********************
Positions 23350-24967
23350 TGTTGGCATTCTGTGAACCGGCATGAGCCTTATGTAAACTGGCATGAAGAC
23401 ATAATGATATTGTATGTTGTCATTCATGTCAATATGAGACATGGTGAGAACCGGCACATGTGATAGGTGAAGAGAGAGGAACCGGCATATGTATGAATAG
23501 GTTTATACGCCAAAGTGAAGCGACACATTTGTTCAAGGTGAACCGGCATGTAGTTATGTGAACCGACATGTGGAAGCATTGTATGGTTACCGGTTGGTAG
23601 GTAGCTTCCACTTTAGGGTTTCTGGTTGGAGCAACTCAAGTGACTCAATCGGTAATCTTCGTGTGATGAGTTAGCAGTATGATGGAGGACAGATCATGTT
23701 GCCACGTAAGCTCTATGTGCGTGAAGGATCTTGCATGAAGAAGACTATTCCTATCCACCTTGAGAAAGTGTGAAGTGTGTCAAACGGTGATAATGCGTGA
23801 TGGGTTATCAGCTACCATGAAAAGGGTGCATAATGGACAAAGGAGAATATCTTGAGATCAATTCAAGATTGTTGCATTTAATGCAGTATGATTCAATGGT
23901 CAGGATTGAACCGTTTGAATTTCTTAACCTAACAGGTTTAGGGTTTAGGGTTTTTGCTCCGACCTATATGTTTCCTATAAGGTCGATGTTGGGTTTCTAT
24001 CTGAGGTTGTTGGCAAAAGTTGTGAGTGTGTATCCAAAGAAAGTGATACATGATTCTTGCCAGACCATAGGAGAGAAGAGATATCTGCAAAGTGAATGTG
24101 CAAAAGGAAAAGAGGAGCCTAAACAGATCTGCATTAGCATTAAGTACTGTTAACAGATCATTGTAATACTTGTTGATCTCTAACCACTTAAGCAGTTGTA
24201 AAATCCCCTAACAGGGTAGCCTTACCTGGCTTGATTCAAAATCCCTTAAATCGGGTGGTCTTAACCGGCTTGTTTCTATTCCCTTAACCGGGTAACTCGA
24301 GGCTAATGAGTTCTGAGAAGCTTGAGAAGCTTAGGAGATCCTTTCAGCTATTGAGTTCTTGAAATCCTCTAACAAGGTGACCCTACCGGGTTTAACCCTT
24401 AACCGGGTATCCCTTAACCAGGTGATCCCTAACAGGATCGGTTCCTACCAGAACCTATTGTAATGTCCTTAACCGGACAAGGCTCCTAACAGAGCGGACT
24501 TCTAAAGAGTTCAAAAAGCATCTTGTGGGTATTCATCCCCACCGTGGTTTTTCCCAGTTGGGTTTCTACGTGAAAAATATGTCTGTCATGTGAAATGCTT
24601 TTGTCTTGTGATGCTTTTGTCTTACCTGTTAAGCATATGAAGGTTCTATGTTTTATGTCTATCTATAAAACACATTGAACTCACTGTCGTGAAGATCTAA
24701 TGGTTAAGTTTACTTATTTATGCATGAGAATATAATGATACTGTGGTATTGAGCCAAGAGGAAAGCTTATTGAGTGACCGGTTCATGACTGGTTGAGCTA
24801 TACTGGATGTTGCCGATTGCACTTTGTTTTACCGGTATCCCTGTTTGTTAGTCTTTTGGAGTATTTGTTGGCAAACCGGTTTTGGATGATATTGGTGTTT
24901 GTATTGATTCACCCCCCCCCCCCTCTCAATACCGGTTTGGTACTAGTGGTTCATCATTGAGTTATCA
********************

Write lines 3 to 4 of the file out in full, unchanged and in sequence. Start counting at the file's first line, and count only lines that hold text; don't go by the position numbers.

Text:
23401 ATAATGATATTGTATGTTGTCATTCATGTCAATATGAGACATGGTGAGAACCGGCACATGTGATAGGTGAAGAGAGAGGAACCGGCATATGTATGAATAG
23501 GTTTATACGCCAAAGTGAAGCGACACATTTGTTCAAGGTGAACCGGCATGTAGTTATGTGAACCGACATGTGGAAGCATTGTATGGTTACCGGTTGGTAG